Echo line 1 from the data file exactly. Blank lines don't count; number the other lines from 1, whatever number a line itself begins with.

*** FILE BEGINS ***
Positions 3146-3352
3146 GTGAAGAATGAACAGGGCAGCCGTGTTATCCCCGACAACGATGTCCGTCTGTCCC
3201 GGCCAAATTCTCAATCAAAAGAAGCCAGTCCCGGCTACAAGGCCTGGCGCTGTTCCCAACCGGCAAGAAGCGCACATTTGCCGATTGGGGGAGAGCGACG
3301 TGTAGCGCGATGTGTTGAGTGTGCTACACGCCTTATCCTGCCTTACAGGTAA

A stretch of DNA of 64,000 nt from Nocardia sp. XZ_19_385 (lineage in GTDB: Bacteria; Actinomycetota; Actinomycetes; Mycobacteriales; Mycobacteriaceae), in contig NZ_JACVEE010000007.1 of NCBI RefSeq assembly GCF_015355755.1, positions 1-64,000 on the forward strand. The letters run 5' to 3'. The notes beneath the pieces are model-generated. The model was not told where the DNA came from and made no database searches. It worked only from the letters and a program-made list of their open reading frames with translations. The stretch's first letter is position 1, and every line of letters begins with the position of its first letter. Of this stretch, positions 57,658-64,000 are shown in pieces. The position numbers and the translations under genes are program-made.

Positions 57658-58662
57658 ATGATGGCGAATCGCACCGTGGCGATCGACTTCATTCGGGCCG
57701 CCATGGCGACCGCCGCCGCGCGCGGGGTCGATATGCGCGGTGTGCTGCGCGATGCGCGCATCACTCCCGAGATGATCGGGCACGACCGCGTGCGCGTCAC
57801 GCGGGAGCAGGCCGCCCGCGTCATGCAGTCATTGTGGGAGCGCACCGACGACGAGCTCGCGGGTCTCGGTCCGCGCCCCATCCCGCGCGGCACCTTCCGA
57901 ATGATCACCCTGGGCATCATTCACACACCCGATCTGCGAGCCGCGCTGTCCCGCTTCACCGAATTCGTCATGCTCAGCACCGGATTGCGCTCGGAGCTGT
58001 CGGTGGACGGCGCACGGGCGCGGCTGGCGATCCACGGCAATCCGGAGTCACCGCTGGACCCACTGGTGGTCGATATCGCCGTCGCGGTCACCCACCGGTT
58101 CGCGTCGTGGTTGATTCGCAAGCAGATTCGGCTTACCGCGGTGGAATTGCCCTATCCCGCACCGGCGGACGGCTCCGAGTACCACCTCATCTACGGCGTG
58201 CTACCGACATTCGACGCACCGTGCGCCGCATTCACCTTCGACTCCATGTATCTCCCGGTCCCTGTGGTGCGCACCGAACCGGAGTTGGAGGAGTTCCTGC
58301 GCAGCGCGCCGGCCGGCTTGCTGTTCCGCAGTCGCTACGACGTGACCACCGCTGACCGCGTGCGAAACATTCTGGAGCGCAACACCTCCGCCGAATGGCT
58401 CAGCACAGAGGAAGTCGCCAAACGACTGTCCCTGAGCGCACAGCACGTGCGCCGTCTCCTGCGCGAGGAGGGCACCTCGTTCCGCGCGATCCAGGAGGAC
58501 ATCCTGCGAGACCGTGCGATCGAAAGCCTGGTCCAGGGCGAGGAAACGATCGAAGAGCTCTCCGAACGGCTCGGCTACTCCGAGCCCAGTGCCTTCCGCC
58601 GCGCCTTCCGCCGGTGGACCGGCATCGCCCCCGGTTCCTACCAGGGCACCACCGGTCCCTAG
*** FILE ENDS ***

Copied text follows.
Positions 3146-3352